Michael Lindsay, in his book Faith in the Halls of Power, refers to an element of this as "signaling", and says that it is an important tool used by Evangelicals to send a message to other Evangelicals, without spooking secular society.
Not usually nefarious and often comforting, "signaling" sends "implicit, subtle, and often disguised messages" (1) to fellow believers.
From VeggieTales to Airport Signs
Lindsay provides several examples, beginning with the producers of the Christian children's series, VeggieTales. Shown on NBC, Phil Vischer and Michael Nawrocki, the show's creators, were upset to learn that the network's policy forbid any references to God.
However, Vischer said that he understood NBC's wish to remain religiously neutral, so instead incorporated signals, the most prominent being the wink. "We wink when we talk about God.... It's a way for us to say [to the evangelical audience] 'We know you're still with us and thanks."' (1) Does this explain Sarah Palin's infamous wink?
Another example of signaling comes from the popular Irish group U2.
U2, the popular rock band from Ireland, excels at signaling. With a record twenty-two Grammy awards, the musicians have used their public platform to advocate for various Christian concerns, including the Make Poverty History campaign and lead singer Bono's DATA campaign, focused on debt, AIDS, and trade in Africa.An example of signaling for good. As Lindsay says: " If an entertainer is trying to mobilize fellow evangelicals to watch his movie or listen to her song, signaling can be an effective way to indicate their shared identity without potentially turning off non‑evangelicals."
In 1987, U2 released The Joshua Tree, which featured the No. 1 hit single ‑ "I Still Haven't Found What I'm Looking For." In both Hebrew and Aramaic, "Joshua" and "Jesus" are closely related, and the album title directly alludes to the cross of Jesus Christ. The cover for the 2000 album All That You Can't Leave Behind, features an airport sign with 'j33-3," which alludes to Jeremiah 33:3. As Bono explains, "That's Jeremiah 33:3. The Scripture is 'Call unto me, and will answer you.' It's celestial telephony. (1)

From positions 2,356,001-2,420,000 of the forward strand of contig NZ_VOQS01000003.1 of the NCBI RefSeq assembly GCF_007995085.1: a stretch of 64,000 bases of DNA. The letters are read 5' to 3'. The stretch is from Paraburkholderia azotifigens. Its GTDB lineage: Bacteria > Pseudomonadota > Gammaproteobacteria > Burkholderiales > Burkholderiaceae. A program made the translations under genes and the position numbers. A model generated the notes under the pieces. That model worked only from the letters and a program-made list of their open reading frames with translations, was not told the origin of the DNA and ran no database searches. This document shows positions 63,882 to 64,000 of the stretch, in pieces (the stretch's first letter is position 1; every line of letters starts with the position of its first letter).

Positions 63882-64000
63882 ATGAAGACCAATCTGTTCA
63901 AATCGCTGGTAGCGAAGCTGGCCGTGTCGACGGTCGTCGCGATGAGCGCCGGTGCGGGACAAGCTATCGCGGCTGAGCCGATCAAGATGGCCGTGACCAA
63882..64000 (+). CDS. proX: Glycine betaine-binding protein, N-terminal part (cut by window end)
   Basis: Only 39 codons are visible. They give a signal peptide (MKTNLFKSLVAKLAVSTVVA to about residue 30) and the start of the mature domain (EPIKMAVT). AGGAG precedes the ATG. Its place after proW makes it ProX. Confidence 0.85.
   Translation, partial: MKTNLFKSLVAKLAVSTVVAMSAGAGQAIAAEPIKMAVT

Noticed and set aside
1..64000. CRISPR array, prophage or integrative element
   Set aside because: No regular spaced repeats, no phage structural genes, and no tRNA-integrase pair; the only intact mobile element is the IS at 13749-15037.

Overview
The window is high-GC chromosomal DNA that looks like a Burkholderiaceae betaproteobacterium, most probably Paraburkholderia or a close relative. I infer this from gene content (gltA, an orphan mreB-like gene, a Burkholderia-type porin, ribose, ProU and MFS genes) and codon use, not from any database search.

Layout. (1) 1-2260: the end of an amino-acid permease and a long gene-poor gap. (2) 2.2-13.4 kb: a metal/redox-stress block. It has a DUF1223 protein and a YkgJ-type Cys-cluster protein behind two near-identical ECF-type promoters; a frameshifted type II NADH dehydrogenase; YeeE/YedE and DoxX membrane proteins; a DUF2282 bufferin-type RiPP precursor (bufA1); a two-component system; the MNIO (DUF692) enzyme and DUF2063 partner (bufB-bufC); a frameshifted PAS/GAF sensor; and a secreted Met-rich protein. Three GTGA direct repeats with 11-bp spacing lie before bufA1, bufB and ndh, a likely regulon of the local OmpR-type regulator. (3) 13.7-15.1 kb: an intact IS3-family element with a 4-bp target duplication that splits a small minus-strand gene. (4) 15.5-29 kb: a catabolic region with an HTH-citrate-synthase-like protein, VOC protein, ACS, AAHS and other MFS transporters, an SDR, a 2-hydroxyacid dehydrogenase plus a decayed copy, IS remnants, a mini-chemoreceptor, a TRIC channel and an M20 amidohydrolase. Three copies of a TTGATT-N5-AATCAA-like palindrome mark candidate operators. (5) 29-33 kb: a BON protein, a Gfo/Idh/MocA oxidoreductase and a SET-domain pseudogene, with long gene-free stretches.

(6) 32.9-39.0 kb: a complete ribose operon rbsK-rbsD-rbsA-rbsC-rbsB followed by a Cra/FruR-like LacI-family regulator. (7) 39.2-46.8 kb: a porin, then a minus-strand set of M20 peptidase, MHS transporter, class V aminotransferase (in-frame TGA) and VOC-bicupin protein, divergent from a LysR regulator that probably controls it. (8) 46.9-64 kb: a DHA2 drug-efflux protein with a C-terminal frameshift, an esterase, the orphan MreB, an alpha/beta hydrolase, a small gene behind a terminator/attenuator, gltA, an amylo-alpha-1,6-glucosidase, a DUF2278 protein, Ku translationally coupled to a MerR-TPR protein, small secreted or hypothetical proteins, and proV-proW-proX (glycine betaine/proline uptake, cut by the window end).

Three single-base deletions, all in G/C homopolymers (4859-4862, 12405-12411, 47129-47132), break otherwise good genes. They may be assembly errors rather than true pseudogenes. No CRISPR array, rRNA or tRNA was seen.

A Northern European Welfare State, Huh?
"Canada is a Northern European welfare state in the worst sense of the term..." Stephen Harper in 1997 speech to the Religious Right group, The Council for National Policy.I've always been puzzled by that phrase in Harper's speech. "Northern European welfare state". Why "Northern European" Most of us know that the welfare state refers to the social safety net, and is not exclusive to Northern Europe.
Francis Schaeffer, author of A Christian Manifesto, which has become the blueprint for the Religious Right movement, finally unlocks the mystery.
It is an example of signaling.
According to D. Michael Lindsay:
When a speaker cites Francis Schaeffer, [those] who do not recognize the name miss it, but for those in the know, it signals the speaker's evangelical allegiances. The message is subtle, but strong for those who can hear it. (1)Stephen Harper did not have to cite Schaeffer, but those in the know certainly got it. From Schaeffer himself: 'We of Northern Europe (and we must remember that the United States, Canada, Australia, New Zealand and so on are extensions of Northern Europe) ...' (2)
The Nordic countries of course. Schaeffer's son, in his book Crazy for God, reveals that the movement is about race as much as religion. Sarah Palin plays the race card in her new book and the Reform Party was notorious for racial slurs, or what former Reform MP, Jan Brown, called "The rampant racism of the God squad." (3)
The following picture is quite telling: